1. As it comes from the hand of God, all creation is good. “God saw everything that he had made, and behold, it was very good” (Gn 1.31). Even things touched by sin can be redeemed, for their original goodness is not wholly corrupted. “For everything created by God is good, and nothing is to be rejected if it is received with thanksgiving; for then it is consecrated by the word of God and prayer” (1 Tm 4.4–5). Made in God’s image, human persons as created, fleshly beings are completely good.
2. This truth of faith seems at odds with the reality of the bad—a word used here in preference to “evil” since the latter is generally taken to refer to moral badness only. Of course, some have held that the bad is only an illusion, the appearance of multiplicity and disunity created by human desire and striving. But this view, common in Eastern religious thought, is unacceptable. Even if the bad were only an illusion, the real situation which gives rise to this illusion would still have to be explained. And escape from the bad, whether illusion or reality, into nirvana (an extinction of personal existence) seems little different from annihilation. This view is in any case incompatible with the Christian account of what is bad, of redemption, and of everlasting life.1
3. There is another account of the bad which conflicts with the teaching of faith that God creates everything good. It is metaphysical dualism—the view that the good and the bad are basic categories dividing reality into two realms. If, as dualism supposes, badness were a positive reality, there would either have to be a bad god to create it or God would have created something bad. Faith excludes both positions. Moreover, badness does not appear to have the autonomy which dualism attributes to it; rather, it appears to be parasitical on something good. For example, a victim of cancer no sooner dies than the disease also ends.
4. According to Jewish and Christian belief, badness is real, not merely apparent, but is not on a par with the good. Reality is God the creator and his creatures, a multiplicity with a single source. The bad is present in what is distorted, damaged, and corrupted in creatures. The badness of what is bad is precisely the distorting, damaging, or corrupting factor. This factor is a privation, a real lack of something which should be present and perfect. There must, however, be something to undergo this privation, and, insofar as this “something” remains what God intended it to be, it is good (see S.t., 1, qq. 48–49; S.c.g., 3, 4–15).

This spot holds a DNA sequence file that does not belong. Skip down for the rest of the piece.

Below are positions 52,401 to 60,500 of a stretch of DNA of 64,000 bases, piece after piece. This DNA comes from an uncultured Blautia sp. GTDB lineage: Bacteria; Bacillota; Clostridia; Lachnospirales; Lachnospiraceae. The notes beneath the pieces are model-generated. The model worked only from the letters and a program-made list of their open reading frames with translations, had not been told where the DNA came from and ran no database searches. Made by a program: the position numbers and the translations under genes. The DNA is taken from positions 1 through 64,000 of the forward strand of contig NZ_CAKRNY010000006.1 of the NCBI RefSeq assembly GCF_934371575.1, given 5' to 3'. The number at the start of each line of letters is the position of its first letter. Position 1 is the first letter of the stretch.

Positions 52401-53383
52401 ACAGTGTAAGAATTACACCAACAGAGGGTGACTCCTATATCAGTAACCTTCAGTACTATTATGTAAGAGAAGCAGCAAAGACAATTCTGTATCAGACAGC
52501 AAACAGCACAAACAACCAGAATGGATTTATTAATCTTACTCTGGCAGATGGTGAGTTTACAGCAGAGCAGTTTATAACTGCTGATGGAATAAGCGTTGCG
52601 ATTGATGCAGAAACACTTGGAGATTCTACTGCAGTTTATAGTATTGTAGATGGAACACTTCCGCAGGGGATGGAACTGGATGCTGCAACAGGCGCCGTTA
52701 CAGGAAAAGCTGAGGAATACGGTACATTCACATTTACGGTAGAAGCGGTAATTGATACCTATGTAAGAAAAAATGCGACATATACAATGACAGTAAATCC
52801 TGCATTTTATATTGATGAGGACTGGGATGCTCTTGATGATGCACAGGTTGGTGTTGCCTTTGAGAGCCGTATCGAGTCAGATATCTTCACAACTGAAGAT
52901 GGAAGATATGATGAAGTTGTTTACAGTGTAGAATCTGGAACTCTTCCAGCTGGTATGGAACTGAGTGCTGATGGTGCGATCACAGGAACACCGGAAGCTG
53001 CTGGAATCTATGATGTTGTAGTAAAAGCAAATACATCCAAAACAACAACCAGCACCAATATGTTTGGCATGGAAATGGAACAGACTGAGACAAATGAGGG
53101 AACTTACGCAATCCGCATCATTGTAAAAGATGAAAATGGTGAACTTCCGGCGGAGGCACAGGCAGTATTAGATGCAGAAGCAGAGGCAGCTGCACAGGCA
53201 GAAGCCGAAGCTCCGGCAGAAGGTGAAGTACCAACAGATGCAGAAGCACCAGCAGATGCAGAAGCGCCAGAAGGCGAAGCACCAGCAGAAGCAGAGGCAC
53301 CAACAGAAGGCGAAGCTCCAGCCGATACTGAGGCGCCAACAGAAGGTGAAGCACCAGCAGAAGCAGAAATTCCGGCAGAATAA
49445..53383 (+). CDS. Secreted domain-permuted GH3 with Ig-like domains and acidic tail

The account of badness as privation and of the origin of the bad in the sin of creatures raises many questions. Only a few can be mentioned here.
A first difficulty is that in many cases badness seems hardly to be merely incidental to something positive, as the privation theory requires. Often badness appears instead to have a positive character of its own. For example, if one is robbed, one undergoes a positive, bad experience. Again, if a child is born with a birth defect, the abnormal development is a positive state of affairs.
Being robbed is certainly a bad experience. However, in saying this, one is characterizing the whole experience by what is defective in it. Bad as it is, the whole experience nevertheless does include elements which are good. Concentrating on what is bad in it, one overlooks the fact that the robber is engaging in an intelligent action, that one is able to have and is having an experience, and many other aspects of the encounter which, to the extent that they are real, are good.
The example of the abnormal development which is a positive state of affairs brings out another important point. A privation in a cause can lead to a positive state of affairs in its effect which is other than the state of affairs which should exist (see S.t., 1, q. 49, a. 1; S.c.g., 3, 10). The account of badness as privation does not mean that nothing is positively other than it would be if there were no badness. The abnormal development, to the extent that it involves some life and functioning, remains good. What is given is a more or less diminished good, which can be called “bad” in a secondary sense, just to the extent that its difference from the norm is a consequence of some privation in the cause.